Two hours.

Elizabeth: Yeah, that's it. It's I think it's busier on the... I guess it's busier on the weekends, but we'll see. But, but back to hockey, um, I always wondered about the whole fighting aspect of hockey.

I admittedly, I don't watch hockey, but is it it's so it's expected part of it, is it like pantomime? You know, you get into a fight, but it's not really a fight or do you fight when playing hockey?

Mark: Uh, yeah, I guess, um, when you're involved in it, you understand it, but I guess as someone who doesn't.

Infrequent observer. You're probably wondering, uh, it's not really like a, you mean, is it like a WWF?

Elizabeth: Is it all for show, you know, is it like you players know that the audience kind of, likes to see a little fight throughout and...

Mark: For starters, those guys

are hitting each other. They're not they're they're uh, it's not fake.

It's not fake guys, guys do get hurt, but, um, originally it was there sort of, you know, as a... guys get mad and get in a fight and, and, um, Uh, that's why it's always been allowed and... it's a lot, like if you get a five minute penalty and then you're allowed to play again, you only get, you get kicked out of the game

if you get in three fights.

Elizabeth: Okay.

Mark: Pretty strict. But, uh, kind of over time, what's ended up happening is that, um, And it's it's changing now, but there used to be, every team kind of had a goon or a...

Elizabeth: Right

Mark: ...thug that sits at the end of the bench and doesn't play much. And they're theoretically, so that the other team doesn't, you know, take liberties with your better players.

If they do, then you, he, that guy's gonna jump on the ice and beat somebody up. Um,

Elizabeth: okay

Mark: um, what ends up happening then is after a while to liven things up almost or to, to change the momentum because momentum is a huge factor in any sport. Uh, one, one team will put their thug on the ice and he'll go challenge the other team's guy to have a fight which ends up really. It's just kind of a staged fight.

They are hitting each other. But that's what they're there to do.

Right,

Elizabeth: but it's

Organized.

Mark: It's kind of organized. It's not really in the game. It's not in the heat of the game. It's not because something happened on the ice and they were mad about it. Um, so that, that kinda ended up happening. It still happens a bit, but, uh, there's kind of a bit of both now, so that now sometimes it's a genuinely that they're mad at each other and sometimes it's kind of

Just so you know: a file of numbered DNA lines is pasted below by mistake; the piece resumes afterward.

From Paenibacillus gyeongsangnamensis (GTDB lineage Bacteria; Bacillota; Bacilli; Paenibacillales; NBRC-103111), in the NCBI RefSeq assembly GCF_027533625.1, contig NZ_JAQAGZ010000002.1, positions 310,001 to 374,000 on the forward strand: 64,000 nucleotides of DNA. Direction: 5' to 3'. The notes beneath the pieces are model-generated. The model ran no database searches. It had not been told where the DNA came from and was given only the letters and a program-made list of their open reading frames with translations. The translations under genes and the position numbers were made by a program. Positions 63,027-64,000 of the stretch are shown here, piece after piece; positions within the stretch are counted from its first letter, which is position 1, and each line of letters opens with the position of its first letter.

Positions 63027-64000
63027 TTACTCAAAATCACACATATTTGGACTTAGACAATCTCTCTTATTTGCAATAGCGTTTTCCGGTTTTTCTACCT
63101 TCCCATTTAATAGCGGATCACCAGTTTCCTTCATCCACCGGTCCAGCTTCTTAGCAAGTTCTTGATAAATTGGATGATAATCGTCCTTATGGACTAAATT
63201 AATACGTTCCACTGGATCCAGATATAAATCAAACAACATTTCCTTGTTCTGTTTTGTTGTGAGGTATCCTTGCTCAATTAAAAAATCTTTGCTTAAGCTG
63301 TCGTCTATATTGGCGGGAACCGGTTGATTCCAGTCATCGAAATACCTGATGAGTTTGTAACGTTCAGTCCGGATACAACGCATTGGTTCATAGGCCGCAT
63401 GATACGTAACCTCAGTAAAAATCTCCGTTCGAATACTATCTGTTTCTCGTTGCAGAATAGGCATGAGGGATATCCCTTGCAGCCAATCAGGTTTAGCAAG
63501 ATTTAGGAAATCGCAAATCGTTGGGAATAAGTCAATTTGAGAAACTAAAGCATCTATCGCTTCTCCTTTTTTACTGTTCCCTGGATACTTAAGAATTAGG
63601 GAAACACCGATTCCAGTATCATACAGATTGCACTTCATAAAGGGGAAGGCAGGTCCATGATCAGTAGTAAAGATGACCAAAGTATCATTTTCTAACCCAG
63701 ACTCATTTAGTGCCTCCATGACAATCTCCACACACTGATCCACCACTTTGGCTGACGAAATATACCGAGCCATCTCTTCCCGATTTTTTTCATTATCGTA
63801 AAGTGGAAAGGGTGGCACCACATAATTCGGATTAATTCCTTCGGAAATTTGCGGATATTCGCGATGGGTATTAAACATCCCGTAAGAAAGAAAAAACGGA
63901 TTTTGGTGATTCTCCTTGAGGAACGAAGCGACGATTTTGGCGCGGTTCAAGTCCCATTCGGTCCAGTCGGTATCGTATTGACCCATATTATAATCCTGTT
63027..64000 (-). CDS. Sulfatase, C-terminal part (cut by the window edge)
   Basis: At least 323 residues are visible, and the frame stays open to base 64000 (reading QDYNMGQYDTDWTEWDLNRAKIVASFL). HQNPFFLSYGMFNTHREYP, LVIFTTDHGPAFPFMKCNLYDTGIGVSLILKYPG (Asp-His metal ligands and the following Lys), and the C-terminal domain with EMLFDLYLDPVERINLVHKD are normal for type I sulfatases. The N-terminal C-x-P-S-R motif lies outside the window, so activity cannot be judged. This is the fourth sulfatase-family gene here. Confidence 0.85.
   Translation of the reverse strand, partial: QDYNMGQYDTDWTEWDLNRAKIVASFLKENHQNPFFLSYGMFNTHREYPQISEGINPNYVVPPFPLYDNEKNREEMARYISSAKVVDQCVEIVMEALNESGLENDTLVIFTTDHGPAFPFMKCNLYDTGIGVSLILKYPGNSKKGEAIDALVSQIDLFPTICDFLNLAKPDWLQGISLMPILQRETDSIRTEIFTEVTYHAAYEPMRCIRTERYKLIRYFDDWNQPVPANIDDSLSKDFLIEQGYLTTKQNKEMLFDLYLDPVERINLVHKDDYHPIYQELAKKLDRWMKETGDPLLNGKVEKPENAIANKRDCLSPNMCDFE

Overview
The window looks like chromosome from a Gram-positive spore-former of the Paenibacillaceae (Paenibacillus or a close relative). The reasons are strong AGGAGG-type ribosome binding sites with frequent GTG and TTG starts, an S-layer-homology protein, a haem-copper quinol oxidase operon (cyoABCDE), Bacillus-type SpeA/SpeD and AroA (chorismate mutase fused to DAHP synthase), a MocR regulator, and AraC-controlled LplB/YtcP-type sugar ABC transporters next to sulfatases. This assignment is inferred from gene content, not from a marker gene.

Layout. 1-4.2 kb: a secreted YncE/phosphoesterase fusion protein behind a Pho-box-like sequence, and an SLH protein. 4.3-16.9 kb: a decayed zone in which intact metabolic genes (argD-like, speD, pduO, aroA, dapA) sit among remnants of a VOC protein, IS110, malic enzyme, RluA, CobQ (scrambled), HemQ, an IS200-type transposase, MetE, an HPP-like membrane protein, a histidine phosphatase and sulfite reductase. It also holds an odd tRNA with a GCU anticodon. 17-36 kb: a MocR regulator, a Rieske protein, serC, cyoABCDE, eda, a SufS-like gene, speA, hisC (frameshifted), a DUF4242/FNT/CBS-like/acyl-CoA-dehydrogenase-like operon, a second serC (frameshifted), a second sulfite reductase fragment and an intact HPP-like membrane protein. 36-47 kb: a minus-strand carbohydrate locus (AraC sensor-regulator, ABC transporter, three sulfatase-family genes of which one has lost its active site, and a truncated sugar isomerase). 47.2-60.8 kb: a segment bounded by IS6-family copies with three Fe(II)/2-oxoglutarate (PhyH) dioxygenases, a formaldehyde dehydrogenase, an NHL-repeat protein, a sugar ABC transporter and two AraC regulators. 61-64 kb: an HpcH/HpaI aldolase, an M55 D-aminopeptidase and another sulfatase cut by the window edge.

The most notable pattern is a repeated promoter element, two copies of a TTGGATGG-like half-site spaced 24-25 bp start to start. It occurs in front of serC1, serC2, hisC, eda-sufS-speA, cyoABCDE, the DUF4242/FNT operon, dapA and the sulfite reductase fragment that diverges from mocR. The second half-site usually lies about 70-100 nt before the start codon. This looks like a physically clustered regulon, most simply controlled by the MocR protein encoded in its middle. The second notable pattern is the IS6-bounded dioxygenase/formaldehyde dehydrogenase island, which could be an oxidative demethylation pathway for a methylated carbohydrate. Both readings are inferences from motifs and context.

uh, staged and, and those guys, if they're not fighting, then they don't really have a job. So,

yeah.

And the fans like it. And so it's kinda, there's any number of reasons why. It is a bit strange. That seems like it's the only game where you're actually allowed to fight each other still. I don't know if that, if it used to be part of more games in the past, but, uh, seems like, um, And that's a bit of a Canadian thing.

They don't really do it elsewhere when they play hockey.

Elizabeth: Yeah. I didn't know that. So not in the States even?

Mark: Yeah. Uh, not when they're not really not when they're kids, I think w the NHL, because it has, has been dominated by Canadians, uh, for used to be all the players were Canadian now it's, it's much less, it's more of a global game, but the culture is kind of set, uh, by Canadians.

And that's kind of why it's always had fighting, but they're all other leagues don't allow fighting.

Elizabeth: Okay.

Mark: All other countries. And, uh, yeah.

Elizabeth: So you didn't, there was no fighting when you, because you played hockey in Japan, you played hockey in Switzerland, Austria, Switzerland.

Mark: Uh, I played in both, Switzerland and Austria and Italy and Japan.

Um, And, uh, yeah, in those leagues, if you fight it, there's the odd fight, like in any, I think any sport has the odd fight, but if you fight in those leagues, you get kicked out.

Elizabeth: Wow.

Mark: Of the game at least. Yeah.

Uh, whereas, uh, here in, in junior hockey here and in pro hockey here, you don't get kicked out. So that's, that's the biggest difference.

So there's just more of it. Um, yeah. And it's more. It, it it's just been more of the culture here was a more of a aggressive style of play, I guess, in Canada and the rest of the world, they just tended to be more skill kind of play. And, but I would say, you know, with more and more, especially, uh, European and American for that matter players, the NHL, uh, it's, it's more and more of a skilled game.

I mean, it has to be. Uh, so there's less and less fighting. Um, and it's just very fast now and very skilled, uh, quite a bit different than when I played. Although I was not, I,

Elizabeth: I was going to ask you, you weren't the goon?